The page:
Culture & Traditions

Lenten Season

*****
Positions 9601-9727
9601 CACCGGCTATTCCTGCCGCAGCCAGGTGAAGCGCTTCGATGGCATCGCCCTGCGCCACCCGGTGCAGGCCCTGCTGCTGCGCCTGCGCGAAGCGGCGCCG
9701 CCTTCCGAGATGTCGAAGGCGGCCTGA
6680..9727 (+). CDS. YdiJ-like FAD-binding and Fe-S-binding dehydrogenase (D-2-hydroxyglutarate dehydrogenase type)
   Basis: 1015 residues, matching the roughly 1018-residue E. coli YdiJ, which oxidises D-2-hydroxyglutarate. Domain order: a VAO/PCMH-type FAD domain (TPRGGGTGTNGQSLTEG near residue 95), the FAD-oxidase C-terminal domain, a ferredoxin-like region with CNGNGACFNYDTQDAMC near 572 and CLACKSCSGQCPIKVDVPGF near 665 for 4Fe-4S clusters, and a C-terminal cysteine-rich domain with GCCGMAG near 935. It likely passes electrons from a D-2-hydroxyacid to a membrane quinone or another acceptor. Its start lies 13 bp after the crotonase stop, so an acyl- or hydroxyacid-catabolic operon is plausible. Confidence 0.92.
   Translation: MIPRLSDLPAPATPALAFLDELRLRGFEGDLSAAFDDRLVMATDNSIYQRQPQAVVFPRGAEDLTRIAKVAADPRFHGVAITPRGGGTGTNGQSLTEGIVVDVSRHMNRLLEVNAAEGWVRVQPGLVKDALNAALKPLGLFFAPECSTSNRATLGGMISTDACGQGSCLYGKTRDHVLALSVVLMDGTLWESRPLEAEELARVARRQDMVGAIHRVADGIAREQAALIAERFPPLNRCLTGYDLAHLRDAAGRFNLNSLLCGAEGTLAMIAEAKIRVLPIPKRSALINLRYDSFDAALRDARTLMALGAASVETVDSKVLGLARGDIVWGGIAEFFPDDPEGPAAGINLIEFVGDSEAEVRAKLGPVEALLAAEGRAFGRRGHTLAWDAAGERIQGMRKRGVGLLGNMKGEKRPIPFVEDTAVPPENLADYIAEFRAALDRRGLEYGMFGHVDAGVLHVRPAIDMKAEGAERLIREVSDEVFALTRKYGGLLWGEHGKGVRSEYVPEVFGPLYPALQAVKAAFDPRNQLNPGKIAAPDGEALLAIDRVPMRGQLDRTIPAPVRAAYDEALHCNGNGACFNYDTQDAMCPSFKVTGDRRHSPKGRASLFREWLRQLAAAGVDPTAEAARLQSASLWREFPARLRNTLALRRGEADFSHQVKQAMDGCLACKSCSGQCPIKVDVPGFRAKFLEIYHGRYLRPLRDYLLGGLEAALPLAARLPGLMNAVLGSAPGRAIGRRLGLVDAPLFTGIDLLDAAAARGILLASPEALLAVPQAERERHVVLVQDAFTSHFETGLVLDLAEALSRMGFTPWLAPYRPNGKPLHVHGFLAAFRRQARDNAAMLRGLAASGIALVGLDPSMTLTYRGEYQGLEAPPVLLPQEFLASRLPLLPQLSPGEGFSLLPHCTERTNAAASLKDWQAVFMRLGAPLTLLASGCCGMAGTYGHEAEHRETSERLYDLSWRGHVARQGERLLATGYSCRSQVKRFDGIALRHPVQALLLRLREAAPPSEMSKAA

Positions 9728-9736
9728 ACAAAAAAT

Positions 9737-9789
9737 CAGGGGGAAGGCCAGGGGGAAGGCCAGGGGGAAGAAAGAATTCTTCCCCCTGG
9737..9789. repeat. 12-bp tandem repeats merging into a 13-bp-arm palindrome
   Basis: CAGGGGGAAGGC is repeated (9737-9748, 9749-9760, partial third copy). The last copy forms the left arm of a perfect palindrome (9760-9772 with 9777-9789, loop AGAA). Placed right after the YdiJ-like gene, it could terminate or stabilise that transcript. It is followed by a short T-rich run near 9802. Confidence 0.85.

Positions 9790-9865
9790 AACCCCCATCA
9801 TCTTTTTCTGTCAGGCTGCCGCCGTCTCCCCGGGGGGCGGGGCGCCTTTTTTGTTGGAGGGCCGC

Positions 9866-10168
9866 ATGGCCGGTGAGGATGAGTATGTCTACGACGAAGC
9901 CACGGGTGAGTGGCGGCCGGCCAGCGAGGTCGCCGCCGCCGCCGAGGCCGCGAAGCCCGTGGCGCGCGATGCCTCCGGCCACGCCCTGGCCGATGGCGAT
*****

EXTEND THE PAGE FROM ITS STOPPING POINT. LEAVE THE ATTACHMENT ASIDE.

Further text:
As Easter is the most important religious holiday for the majority of Macedonians, the forty days of Lent preceding the great holiday are the most challenging period of devotion for them. Although for many people with the modern life style it is close to impossible to observe the required diet and prayers for such a long period, the number of those who fast without a problem and according to the canon is growing. The meaning of the fast is to grow spiritually, to enter in a communion with God through prayer, good thoughts, righteous deeds and a proper way of life. The fast is the time when one prepares him or herself for living in the true state of life, before the fall of humankind from Eden. Lent, or the “Great Fast” (Veliki post), begins on Clean Monday, seven weeks before Easter and runs for six weeks. The fast includes the first six days of the Holy Week known in Macedonian as the “Week of Passion” and ends in the very early morning of Easter Sunday. The fast means abstinence from certain types of food, such as meat, eggs, dairy products, wine and oil. But besides dietary restrictions one has to devote him or herself to intensified prayer, confession, repentance, self-examination and almsgiving. The fast is strict but during some days fish, wine and oil are permitted. It is interesting that during Lent the liturgical weeks do not start from Sunday but from Monday in order to culminate in the greatest of all Sundays, the Easter Sunday. During Lent a special liturgical book known as the Lenten Triodion is used in the churches. Another feature of Lenten services is the increased attention to the theme of death, which combines a contemplation of mortality and penitence with remembering the dead. Three Lent Saturdays are dedicated to the commemoration of the deceased. Since Lent is a moveable season, in different years, different feast days may fall within Lent. When this happens, the fast is relaxed for the day of the feast, for instance, to allow fish, and the Lenten message is combined with the celebration of the feast. Read more…